The Book of War
Sun-tzu The Art of Warfare & Karl von Clausewitz On War
By Ralph Peters; (Introduction by)
(Modern Library, Paperback, 9780375754777, 1024pp.)
Publication Date: February 22, 2000
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Civilization might have been spared much of the damage suffered in the world wars this century if the influence of Clausewitz's On War had been blended with and balanced by a knowledge of Sun-tzu's The Art of Warfare. --B.H. Liddel Hart
For two thousand years, Sun-tzu's The Art of Warfare was the indispensable volume of warcraft. Although his work is the first known analysis of war and warfare, Sun-tzu struck upon a thoroughly modern concept: "The supreme art of war is to subdue the enemy without fighting." Karl von Clausewitz, the canny military theorist who famously declared that war is a continuation of politics by other means, also claims paternity of the notion "total war." His is the magnum opus of the era of the French Revolution and the Napoleonic vars.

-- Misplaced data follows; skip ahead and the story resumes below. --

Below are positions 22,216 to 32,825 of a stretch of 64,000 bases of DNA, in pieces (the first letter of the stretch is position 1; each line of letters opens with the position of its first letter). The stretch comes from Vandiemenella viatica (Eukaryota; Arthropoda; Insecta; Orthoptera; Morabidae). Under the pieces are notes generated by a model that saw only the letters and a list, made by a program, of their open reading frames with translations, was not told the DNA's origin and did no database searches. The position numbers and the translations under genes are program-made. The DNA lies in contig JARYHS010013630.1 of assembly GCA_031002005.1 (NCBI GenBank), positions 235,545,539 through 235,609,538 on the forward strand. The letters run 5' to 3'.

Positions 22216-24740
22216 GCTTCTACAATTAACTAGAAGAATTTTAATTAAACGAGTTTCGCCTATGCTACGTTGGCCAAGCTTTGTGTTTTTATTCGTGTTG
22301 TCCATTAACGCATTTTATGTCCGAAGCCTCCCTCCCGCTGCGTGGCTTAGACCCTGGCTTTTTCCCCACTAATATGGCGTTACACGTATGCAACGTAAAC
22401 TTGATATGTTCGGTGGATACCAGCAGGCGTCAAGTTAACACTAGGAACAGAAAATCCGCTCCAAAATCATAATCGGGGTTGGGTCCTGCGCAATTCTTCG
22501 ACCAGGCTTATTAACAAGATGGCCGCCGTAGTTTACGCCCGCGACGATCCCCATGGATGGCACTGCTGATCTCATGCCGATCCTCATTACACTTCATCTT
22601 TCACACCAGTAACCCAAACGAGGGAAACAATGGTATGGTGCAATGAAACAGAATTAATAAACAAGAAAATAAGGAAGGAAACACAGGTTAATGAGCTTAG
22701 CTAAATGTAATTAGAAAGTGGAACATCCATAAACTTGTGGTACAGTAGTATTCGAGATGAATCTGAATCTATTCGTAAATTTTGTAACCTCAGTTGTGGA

Now these two great military minds are made to share the same tent, metaphorically speaking, in The Book of War. What a bivouac it is, and what a conversation into the night.
Military writer Ralph Peters has written a new Introduction for this Modern Library edition.
Sun-tzu lived in China in the fourth century B.C., serving as a court minister during the "Warring States" period. He delivered his pronouncements about war over the course of his career, but his words were recorded by other hands. Karl Von Clausewitz (1780-1831) was a Prussian soldier who fought in the Moscow campaigns of 1812 and 1813. He spent over a dozen years writing On War, dying before his book saw publication in 1832.
Ralph Peters is a retired army officer and the author of a noted book on strategy, Fighting for the Future: Will American Triumph? He is also the author of the novels The Devil's Garden and Traitor.